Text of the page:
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YAA is excited to bring you a new blog column called Paco’s POV. Our wonderful Orchestra Manager, Francisco José “Paco” Cosió Marron, will be writing these every week to give you a bit more background on the production we are currently working on. Check back often to get your fill of Paco’s POV!

As we prepare to attack this colossal show based on an immense classic novel, we need to ask ourselves a couple of questions to begin to understand the theme(s.)  The two most obvious subjects we need to probe are: 

1.       Who are these miserable ones?  Why are they and their lives depressingly wretched and distressing. To introduce ourselves to our cast, we will need to look at where and when they lived and how their lives came to be so melancholically hopeless.  This bleak introductory query raises the second subject we will visit:

2.       The author of Les Misérables and his epic work, Victor Hugo. Who was he? Where and when did he live?  What did he intend to represent in this five book - 1,500 page historical fiction.  It is said that histories are written by the winners and too often reflect a very one-sided view of the events. This is clearly a work about the losers, a novel not too loosely based on history.

To address the latter concisely first:

Victor Marie Hugo (26 February 1802 – 22 May 1885) was a French poet, novelist, and dramatist of the Romantic movement. Hugo is considered to be one of the greatest and best-known French writers. His most famous works are the novels Les Misérables, 1862, and The Hunchback of Notre-Dame, 1831. Besides these two novels, Hugo is known primarily for his poetry collections, such as Les Contemplations and La Légende des siècles (The Legend of the Ages.)  Though a committed royalist (think conservative) when he was young, Hugo's views changed as the decades passed, and he became a passionate supporter of  republicanism (which was a liberal tendency in the 19th century;) his work touches upon most of the political and social issues and the artistic trends of his time. He is buried in the Panthéon in Paris, an honor accorded to those who impact French culture and history for the ages.

Hugo, himself, explaining his ambitions for the novel to his Italian publisher tells us who the miserable ones are: “I don't know whether it will be read by everyone, but it is meant for everyone. It addresses England as well as Spain, Italy as well as France, Germany as well as Ireland, the republics that harbor slaves as well as empires that have serfs. Social problems go beyond frontiers. Humankind's wounds, those huge sores that litter the world, do not stop at the blue and red lines drawn on maps. Wherever men go in ignorance or despair, wherever women sell themselves for bread, wherever children lack a book to learn from or a warm hearth, Les Misérables knocks at the door and says: open up, I am here for you. “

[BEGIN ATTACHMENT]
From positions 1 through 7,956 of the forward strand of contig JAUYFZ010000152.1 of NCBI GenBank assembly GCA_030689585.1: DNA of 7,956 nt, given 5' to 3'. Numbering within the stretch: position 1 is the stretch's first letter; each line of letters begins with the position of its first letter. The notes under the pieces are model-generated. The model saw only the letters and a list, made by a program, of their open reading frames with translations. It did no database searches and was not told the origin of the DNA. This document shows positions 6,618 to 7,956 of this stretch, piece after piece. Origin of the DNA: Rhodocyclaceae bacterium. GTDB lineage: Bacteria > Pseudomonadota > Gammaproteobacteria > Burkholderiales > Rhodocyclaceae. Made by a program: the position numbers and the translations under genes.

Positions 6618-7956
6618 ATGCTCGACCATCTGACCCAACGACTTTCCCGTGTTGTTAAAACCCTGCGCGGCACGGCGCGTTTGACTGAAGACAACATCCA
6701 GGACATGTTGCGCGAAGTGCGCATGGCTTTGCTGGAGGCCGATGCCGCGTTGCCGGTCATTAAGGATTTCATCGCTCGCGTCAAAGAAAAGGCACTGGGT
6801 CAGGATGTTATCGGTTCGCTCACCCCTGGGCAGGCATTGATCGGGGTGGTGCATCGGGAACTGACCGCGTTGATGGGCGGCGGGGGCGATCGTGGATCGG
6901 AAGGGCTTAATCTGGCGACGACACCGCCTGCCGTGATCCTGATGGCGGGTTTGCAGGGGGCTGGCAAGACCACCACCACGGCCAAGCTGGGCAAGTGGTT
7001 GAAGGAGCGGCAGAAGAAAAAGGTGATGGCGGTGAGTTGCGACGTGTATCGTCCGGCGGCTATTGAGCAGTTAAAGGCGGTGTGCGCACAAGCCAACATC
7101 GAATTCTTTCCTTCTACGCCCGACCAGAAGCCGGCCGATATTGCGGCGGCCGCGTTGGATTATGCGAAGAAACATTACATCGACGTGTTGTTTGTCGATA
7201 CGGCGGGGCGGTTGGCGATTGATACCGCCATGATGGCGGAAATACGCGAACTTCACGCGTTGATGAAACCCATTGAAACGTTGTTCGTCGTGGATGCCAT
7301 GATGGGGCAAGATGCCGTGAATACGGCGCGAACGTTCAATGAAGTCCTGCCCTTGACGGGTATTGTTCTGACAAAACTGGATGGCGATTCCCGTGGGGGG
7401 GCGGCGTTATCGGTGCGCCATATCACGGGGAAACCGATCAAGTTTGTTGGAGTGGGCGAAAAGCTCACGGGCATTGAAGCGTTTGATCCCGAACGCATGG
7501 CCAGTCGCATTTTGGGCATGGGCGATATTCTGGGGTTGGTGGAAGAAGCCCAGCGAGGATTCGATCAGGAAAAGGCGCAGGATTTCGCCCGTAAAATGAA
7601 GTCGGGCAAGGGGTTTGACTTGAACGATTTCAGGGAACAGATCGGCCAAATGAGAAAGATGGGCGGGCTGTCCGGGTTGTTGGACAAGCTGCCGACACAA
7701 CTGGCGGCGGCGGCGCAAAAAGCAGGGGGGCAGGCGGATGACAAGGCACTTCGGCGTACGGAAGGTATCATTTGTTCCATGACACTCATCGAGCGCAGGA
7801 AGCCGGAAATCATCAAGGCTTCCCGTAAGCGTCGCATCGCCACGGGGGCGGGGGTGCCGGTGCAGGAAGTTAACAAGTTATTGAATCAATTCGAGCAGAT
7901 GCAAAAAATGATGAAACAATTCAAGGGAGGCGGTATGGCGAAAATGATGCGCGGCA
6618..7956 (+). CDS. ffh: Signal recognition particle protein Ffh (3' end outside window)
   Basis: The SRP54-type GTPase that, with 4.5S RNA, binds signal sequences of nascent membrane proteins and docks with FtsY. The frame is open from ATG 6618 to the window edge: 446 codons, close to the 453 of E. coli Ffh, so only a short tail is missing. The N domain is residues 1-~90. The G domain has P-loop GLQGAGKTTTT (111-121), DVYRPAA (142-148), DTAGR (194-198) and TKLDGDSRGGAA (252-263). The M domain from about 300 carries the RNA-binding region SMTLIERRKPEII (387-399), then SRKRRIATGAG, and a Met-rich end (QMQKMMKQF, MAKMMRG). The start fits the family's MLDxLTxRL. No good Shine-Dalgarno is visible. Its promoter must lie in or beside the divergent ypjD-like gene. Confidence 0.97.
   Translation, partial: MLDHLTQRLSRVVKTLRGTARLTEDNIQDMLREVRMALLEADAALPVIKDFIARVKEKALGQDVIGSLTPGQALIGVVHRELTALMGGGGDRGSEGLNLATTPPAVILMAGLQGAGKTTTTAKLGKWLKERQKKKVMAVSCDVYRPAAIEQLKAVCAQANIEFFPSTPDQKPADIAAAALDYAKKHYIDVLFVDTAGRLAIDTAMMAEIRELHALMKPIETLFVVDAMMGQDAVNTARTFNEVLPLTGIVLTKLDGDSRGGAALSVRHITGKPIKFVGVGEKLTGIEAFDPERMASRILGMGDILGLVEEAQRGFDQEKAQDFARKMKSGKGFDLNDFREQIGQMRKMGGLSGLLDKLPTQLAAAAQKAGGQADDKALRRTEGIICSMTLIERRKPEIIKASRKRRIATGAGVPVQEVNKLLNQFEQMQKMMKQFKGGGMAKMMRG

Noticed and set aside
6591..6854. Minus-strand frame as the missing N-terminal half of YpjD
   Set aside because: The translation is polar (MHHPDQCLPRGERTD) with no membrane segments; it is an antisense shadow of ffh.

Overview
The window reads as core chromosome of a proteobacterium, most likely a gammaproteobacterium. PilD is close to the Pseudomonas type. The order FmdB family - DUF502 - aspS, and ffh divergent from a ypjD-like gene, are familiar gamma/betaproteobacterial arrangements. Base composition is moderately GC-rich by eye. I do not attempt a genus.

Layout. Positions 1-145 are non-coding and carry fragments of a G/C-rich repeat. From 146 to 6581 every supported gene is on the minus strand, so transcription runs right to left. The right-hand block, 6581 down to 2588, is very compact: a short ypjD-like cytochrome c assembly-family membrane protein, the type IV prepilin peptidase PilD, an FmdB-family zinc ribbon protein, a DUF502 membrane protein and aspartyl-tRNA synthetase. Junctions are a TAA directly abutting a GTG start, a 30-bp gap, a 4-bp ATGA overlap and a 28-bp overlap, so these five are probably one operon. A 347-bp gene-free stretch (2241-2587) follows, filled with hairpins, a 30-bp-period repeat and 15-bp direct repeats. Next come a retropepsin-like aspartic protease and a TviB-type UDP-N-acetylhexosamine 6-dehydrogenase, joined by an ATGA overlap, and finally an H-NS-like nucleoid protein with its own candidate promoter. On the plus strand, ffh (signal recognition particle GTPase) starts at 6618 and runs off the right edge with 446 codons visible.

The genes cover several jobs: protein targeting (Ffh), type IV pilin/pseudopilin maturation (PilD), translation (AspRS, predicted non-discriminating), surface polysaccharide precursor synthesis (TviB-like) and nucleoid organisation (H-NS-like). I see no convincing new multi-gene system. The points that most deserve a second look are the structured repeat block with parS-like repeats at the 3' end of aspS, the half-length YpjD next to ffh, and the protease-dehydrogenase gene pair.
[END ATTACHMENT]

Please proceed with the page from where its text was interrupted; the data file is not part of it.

So, in his five books, he wrote about his fellow citizens, the suffering people around him in France whom he observed were representative of the suffering people around the world.  He extrapolated life lessons from these vignettes and, by telling their stories, hoped to give these wretched miserables the recognition and place in history that he felt all humans deserved.  Set in the period beginning in 1815 (with the final collapse of Napoleon’s dreams of empire at Waterloo) and culminating in the 1832 June Rebellion in Paris, the novel follows the lives and interactions of several characters, particularly the struggles of ex-convict Jean Valjean and his experience of redemption.  Jean Valjean is a French peasant who, after serving nineteen years in jail for having stolen a loaf of bread for his sister's starving child, decides to break his parole and start his life anew after a kindly bishop inspires him by a tremendous act of mercy, but he is relentlessly tracked down by a police inspector named Javert. Along the way, Valjean and a slew of characters are swept into a revolutionary period in France, where a group of young idealists make their last stand at a street barricade in  the center  of Paris 17 years after we met our protagonist.

That is as concisely as one can open the first pages of our adventure.  Please begin listening to the music: 

Get it in your ears, minds, hearts and souls. Imagine life in Paris in the early 19th century with the collapse of the economy and political structures after the ignominious defeat at Waterloo and the subsequent days and weeks of hardships and privations as your world has been turned upside down.  That is where our musical and we begin.  Enjoy the weekend and what, I promise, will be a life changing enterprise.